Many of my favorite preachers and teachers teach that you can't understand the Old Testament without the New Testament. In fact, most of the guys I listen to teach this! It's not the worst thing a person can do but it does end up influencing how you understand the Old Testament, prophecy and the end times.

It is definitely detailed and subtle. I hope it didn't come across as splitting hairs but it establishes a bad, because of it's intricate and somewhat arbitrary complexity, precedent for interpretation so I felt it worthy to discuss for all 7 of my readers! 

And this song for your edification just because it's my blog and I can post whatever song I want. 

Friday, January 23, 2015

After Their Kind: What Evolution Teaches Us About Abortion

The Genesis account of creation makes it clear that creatures of the sea and of the land and of the air produced "after their own kind." Whales made whales. Lions made lions Eagles made eagles. That's undeniably how the passage reads. 

Interestingly enough, creatures of the sea, land and air are still only producing after their own kind. We don't have any record - of the billions and billions of births - of a whale giving birth to a shark, a lion laying an egg containing a goat or an eagle birthing out a squid. I find that quite interesting. 

Of course, it would take millions and maybe billions of years for a species to change. I'm not trying to debunk evolution. I actually want to base my argument on the idea of evolution as a reason not to abort babies. 

We know that humans give birth to human beings after 9ish months of gestation. Is anyone debating that? We know that the fetus grows more and more functioning body parts as it grows inside the womb. We continue growing outside the womb and developing different essential elements to survival (immune system, intelligence, consciousness, language, etc). Our adaptation to living doesn't end until we die. It's quite fascinating all the work our bodies do. Amen? Oops. I meant praise science and chance!

None of this requires a degree in biology. This is all common knowledge to most people. We all observe this information as we go about our lives. I'm not bringing forth any groundbreaking research. I'm just operating on what everyone knows to be true.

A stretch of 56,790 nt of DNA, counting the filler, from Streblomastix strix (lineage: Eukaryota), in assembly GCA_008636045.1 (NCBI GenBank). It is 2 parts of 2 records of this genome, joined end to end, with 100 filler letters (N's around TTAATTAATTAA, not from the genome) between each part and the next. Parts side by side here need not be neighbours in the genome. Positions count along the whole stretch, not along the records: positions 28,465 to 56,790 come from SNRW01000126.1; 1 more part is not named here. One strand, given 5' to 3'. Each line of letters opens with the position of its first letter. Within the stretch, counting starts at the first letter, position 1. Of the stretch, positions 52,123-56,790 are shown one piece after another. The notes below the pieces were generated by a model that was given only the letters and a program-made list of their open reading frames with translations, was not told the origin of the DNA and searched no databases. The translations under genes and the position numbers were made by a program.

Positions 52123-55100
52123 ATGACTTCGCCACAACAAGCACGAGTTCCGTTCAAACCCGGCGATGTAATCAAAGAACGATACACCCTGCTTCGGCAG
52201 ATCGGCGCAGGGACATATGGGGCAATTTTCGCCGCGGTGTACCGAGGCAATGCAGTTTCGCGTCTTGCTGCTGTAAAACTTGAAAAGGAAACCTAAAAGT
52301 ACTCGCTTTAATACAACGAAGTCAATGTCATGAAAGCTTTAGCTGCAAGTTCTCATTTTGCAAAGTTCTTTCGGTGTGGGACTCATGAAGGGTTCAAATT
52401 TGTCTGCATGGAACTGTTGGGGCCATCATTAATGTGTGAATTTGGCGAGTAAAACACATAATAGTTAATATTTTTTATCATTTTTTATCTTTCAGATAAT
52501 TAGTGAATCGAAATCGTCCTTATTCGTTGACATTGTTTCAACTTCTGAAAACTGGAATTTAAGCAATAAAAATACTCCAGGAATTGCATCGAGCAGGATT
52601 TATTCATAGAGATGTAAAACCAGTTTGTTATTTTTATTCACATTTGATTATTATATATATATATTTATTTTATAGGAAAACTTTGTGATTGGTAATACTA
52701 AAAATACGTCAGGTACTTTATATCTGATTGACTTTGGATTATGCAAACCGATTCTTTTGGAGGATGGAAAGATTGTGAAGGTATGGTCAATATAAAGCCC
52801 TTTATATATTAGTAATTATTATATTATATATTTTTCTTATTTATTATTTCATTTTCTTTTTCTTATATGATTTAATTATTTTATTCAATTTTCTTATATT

We know that sexual intercourse causes a woman to be pregnant. We've know this for some time. In fact, that ridiculously archaic book of Genesis even knew that. That's how basic this knowledge is! Even the Bible got it right! Everyone knows that having sexual intercourse is how babies are made. So anyone who has sexual intercourse does so knowing this action may result in a pregnancy. This is so elementary! Why am I even rehashing this basic information? 

Then the woman becomes pregnant! Duh! So at the moment the woman finds out she's pregnant she immediately understands that in roughly 9 months she'll have a really small human being to take care of with the man she had intercourse with. What is this? 6th grade? C'mon Tim! Quit explaining such simple information! I'm not an idiot! 

The mother and father understand that if they fail to take care of the child or harm the child, they'll be held criminally responsible. Even that stupid ole Bible told people to not hurt each other! Stupid Bible! We all agree it's wrong to hurt other human beings! This is a universal truth! Our government even affirms this truth! It's illegal to commit murder in the United States! 

So let's recap what we know:

  • Creatures reproduce after their own kind today
    • Sometimes after millions of years species evolve into a different, more complex species
  • A male and female human being have intercourse
    • Both are fully aware this is how a woman becomes pregnant
  • The woman becomes pregnant and knows that in 9 months she'll have a small human being
    • This human being will need care and attention from both parents to survive
  • Both parents know that harming the child is wrong
    • US laws prohibits the murder of other human beings
Since we know that 2 human beings had intercourse and it resulted in pregnancy and human pregnancy always results in the birth of a human and we also know that evolution doesn't happen in less than 9 months then we know with certainty that the creature that is within the womb of the mother is, from the time it is conceived, a human being. We are 100% certain that the creature inside a female human being's belly has to be one of its kind. 


We all agree with these facts. So now that we know that a human being is what is inside of a woman we then look at what abortion is. Abortion intentionally ends the life of the unwanted creature inside of a pregnant woman. That unwanted creature is, as we all already said, a human being. 

Abortion ends the life of human beings.